Community management has become a buzzword in the past decade: since all brands put more and more effort to their social media presence, there is a rising need to invest in an authentic and quality relationship with their audience. But things don’t always go as planned.
As I’m currently working on a social media strategy for one of my clients, in an industry where user complaints are common, I decided to dig deeper into the topic of conflict management. I think that might be the hardest part of the community manager’s job: being a great mediator who does not only recognise fast when a trouble arises but also knows how to act without making things worse.
In this article by Beth McIntyre collects tips and tricks from industry professional which might help us to re-think how to handle conflicts in online communities.
Make sure that moderators and community managers are well-prepared when something comes up. This is something I’ve always found extremely important, even if you work in an industry where commenters are all nice and fun and trolls do not exist. (sounds like true Paradise for a brand!) You always have to lay the groundwork and set up rules for different scenarios, so whoever has to deal with the conflict, has a guide how to do so.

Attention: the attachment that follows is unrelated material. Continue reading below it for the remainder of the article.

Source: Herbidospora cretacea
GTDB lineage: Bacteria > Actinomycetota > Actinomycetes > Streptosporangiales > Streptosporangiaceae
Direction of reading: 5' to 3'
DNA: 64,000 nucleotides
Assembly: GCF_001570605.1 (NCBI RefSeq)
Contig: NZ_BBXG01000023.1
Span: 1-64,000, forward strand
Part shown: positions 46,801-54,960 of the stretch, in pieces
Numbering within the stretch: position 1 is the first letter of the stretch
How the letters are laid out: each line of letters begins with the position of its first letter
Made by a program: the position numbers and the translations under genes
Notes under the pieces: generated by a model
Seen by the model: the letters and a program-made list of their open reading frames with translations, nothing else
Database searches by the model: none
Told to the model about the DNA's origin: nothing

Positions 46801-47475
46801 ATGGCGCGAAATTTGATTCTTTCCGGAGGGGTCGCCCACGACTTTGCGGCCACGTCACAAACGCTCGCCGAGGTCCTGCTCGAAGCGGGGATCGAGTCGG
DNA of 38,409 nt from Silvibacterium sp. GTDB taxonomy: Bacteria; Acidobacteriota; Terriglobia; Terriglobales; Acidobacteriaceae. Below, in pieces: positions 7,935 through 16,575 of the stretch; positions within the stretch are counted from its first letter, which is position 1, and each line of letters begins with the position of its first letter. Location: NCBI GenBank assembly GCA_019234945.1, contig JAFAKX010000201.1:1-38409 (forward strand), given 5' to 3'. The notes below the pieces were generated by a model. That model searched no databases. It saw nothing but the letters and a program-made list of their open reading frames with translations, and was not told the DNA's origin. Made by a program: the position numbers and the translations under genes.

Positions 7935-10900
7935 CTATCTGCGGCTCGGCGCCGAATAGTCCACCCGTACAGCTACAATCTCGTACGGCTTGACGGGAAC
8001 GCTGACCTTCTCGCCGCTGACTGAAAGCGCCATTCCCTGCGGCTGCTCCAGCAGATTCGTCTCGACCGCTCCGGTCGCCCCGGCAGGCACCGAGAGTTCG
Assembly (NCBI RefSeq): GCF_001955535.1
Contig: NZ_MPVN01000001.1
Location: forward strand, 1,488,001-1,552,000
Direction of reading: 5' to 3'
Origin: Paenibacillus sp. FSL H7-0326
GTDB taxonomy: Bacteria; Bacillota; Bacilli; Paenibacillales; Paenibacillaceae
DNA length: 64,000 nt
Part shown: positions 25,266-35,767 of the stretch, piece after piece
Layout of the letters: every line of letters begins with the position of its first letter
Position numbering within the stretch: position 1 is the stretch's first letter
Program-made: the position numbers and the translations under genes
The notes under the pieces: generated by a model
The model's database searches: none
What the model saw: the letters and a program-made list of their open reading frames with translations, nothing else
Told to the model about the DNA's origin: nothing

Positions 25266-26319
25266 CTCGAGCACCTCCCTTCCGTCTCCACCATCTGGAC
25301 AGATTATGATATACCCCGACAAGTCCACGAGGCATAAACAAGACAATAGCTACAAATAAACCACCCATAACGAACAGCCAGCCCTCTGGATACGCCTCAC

Reward and punishment
Not only moderators need to follow certain rules, but whoever joins an online community agrees its terms. However users tend to forget them, and break those rules. In these situations a community manager has to intervene and remind them about the rules – according to the article this can happen both in private message or in public.
They also suggest to reward good behaviour, and acknowledge members that are having a positive impact in the community and can be role models for others.
To make an informed decision, you need to gather all the information to completely understand the situation. Asking the right questions, being open and warm (I would say being human) is an efficient way to handle conflicts.
Lock or ban
These two steps are mostly used when a conflict arises and becomes unmanageable. Locking a thread is an option if users get too passionate and are not open to each other’s opinions. Ban should be the very last resort – as they say – if someone has been warned of the consequences but still hasn’t changed his/her behaviour.
What would you suggest for a future community manager?